Tuesday, July 10, 2012
State runs up legal fees that will come out of taxpayer’s pockets
by Larry Geller
The gist of the story on page B1 of today’s paper is that Governor Abercrombie wants to appeal a judge’s award of $69,627 in legal fees which the state must pay because, bottom line, Abercrombie stubbornly refused to turn over a list of judicial nominees as his predecessors had done, and could not produce convincing evidence to back up his decision.
If the fees are indeed not reasonable, the state may be able to get some reduction. But in doing so, it risks running up even more legal fees for the appeal itself.
Guess who pays? We taxpayers pay. Next legislative session, legislators will put the fees into a bill and pass an appropriation to make us pay for it.
If the legal fees came out of the Governor’s budget, would he have pursued the case? Of course, that’s not how it works. Had the Governor thought, “Hmm, if I persist in keeping the judicial nominee list secret, it could cost a bundle in legal expenses when I’m sued…” and decided to save taxpayers the expense, perhaps he would have just released the names. But of course, there’s no downside when money can be extracted from our pockets so easily.
In this instance, the state attorney general might have whispered in the gov’s ear what the judge ultimately decided: that he didn’t have a case. Drop it. Forget it. A snip from today’s article illustrates this:
The governor maintained that disclosure would discourage potential applicants who would not want it publicly known that they were seeking the judicial appointment.
[Judge] Sakamoto ruled in November that the governor did not provide any evidence that the disclosure would have a "chilling effect" deterring potential applicants.
While the governor's rationale might be "plausible," it was "speculative," the judge said.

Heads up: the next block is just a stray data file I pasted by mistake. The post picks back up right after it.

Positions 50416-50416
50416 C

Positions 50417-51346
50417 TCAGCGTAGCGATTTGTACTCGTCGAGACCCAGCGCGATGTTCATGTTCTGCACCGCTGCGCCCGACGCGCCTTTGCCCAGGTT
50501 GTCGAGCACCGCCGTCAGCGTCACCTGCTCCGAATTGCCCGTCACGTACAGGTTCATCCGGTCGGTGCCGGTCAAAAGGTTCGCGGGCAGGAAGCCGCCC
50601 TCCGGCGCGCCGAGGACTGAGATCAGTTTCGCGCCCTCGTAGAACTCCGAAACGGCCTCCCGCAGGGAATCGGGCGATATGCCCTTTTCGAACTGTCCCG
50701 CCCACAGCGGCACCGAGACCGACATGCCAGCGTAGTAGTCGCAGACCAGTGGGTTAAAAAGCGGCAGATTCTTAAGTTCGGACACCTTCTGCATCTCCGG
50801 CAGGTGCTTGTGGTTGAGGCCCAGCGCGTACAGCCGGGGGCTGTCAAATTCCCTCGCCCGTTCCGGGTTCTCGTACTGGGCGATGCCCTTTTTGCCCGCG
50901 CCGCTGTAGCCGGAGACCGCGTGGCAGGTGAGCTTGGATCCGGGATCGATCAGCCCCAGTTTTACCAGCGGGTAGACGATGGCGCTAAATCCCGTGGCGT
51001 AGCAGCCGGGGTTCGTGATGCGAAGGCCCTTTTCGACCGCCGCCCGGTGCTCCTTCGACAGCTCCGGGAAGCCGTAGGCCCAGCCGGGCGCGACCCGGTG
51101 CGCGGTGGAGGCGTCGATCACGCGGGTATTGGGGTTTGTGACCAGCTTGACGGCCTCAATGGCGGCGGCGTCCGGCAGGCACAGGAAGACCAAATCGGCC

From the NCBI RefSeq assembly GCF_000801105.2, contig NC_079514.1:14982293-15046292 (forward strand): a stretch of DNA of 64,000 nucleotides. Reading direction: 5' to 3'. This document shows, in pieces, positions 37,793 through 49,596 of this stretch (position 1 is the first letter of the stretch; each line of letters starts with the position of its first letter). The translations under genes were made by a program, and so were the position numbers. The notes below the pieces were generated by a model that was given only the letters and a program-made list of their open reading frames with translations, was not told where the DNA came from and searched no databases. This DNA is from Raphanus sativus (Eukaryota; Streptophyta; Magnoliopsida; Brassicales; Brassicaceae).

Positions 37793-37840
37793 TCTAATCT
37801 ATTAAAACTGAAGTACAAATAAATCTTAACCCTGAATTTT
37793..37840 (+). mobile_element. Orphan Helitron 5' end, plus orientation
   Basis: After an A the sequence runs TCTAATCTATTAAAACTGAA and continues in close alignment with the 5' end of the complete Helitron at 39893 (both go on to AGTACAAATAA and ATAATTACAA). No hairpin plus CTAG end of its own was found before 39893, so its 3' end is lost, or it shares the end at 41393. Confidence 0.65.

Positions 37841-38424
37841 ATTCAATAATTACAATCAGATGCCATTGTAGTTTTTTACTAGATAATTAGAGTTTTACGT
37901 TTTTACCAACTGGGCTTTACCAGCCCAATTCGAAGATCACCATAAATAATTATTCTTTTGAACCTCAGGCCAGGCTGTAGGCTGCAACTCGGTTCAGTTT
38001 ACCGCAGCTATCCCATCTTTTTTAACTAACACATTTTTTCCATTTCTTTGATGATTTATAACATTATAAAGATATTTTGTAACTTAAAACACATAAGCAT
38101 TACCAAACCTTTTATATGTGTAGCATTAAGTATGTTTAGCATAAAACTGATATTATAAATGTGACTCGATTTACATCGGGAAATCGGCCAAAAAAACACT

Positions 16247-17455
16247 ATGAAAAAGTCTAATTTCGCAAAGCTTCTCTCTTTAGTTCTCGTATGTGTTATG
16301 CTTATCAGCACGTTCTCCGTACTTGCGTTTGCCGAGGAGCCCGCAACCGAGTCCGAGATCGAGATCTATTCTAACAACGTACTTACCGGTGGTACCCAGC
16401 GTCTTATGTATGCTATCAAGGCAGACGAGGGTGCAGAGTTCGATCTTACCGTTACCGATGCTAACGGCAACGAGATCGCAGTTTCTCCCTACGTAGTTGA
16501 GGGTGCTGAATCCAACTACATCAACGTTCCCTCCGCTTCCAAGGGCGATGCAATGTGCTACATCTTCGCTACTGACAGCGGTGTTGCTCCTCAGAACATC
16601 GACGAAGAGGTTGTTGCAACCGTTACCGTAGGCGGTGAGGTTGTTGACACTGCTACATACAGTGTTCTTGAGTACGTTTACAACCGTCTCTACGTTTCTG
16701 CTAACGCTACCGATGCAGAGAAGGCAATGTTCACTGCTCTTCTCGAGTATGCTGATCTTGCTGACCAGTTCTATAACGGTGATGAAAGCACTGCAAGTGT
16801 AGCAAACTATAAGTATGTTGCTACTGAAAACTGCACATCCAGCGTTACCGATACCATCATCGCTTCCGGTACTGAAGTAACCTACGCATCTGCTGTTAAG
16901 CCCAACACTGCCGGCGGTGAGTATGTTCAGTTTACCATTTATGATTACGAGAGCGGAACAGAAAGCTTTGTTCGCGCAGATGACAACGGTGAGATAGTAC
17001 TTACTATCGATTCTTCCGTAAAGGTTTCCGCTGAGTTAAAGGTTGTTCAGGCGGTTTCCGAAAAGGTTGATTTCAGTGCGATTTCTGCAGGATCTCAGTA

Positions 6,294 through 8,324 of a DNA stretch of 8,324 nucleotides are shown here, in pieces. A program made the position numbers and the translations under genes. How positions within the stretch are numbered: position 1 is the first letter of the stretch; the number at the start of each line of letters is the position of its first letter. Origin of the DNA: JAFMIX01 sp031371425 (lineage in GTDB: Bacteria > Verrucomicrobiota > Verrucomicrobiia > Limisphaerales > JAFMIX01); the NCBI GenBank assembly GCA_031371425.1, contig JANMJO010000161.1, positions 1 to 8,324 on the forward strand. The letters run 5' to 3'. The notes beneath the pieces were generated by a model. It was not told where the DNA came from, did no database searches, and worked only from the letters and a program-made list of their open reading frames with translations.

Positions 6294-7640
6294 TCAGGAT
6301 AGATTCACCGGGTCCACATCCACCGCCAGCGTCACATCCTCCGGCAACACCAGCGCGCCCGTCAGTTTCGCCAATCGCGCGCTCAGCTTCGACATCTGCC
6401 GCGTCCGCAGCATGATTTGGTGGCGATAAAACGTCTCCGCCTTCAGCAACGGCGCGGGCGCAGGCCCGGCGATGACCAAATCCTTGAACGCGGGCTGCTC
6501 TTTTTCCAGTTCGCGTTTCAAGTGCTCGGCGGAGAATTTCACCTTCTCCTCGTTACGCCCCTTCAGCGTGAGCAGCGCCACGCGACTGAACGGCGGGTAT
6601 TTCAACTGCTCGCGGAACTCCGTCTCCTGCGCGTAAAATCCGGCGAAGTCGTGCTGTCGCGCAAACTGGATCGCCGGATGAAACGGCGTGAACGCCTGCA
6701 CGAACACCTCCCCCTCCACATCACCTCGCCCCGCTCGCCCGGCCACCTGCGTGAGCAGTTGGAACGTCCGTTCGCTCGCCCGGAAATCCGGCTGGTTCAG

[Star-Advertiser, p. B1, Abercrombie appeals ruling to pay legal fees, 7/10/2012]
A case without evidence is not a case at all. But hey, it’s only taxpayer money.
If this were the only instance, it might be dismissed as inexperience.
The Governor also chose to continue Lingle’s appeal of a case now in the 9th Circuit that seeks to cut off medical services to Micronesians and others. It’s not possible to predict the outcome, but should the state lose, there will still be legal fees to pay—all for an action of questionable morality and one that has brought bad publicity for the state. The case has two parts—the migrants entitled to health care under federal law, and other immigrants. Chances are that migrants will prevail, though the other half of the suit may not.
When Lingle first tried to cut off life-saving medical services such as dialysis and chemotherapy, her move was blocked, but an estimated 27 people were alleged to have died as a result of her action. I’m not sure that this number can be substantiated—the point is that the decision undoubtedly cost lives. Yet Abercrombie is on the same path. Do taxpayers really want to be responsible for this?
Yet another example of taxpayer money wasted—the state is paying for both sides of a legal dispute on discriminatory treatment of gay and lesbian couples. The Governor said in February that he will not defend the ban against same-sex marriage in Federal court because he believes it is unconstitutional. Great! But at the same time, he is allowing his Department of Health to defend the case.
So taxpayers will be paying to let Attorney General David Louie argue both sides of the same case.
There are also several cases that come to mind where AG review of laws or policies cold have saved taxpayers huge sums. One high-profile case was Burns-Vidlak v. Chandler which resulted in a $7 million settlement in March 2003. The state took it to the 9th Circuit. In the end, we taxpayers paid the costs of the state’s failure to screen its actions to prevent running up legal expenses.
That suit involved challenges under Title II and Section 504 to Hawaii's QUEST health care program. A review by the AG of the way QUEST was set up could have avoided the lawsuit and the taxpayer expense entirely. But that’s not the way things are done here.
The lawsuit was simple: the state categorical excluded blind and disabled persons from participation in the QUEST program prior to April 1, 1996. It doesn’t take genius to understand that this is unconstitutional discrimination in violation of Title II and Section 504.
Even more significant than the legal settlement is that an undetermined number of people died because they could not get medical care.
As long as taxpayer money is freely available, it’s not likely that caution will be exercised to avoid going to court in the first place.
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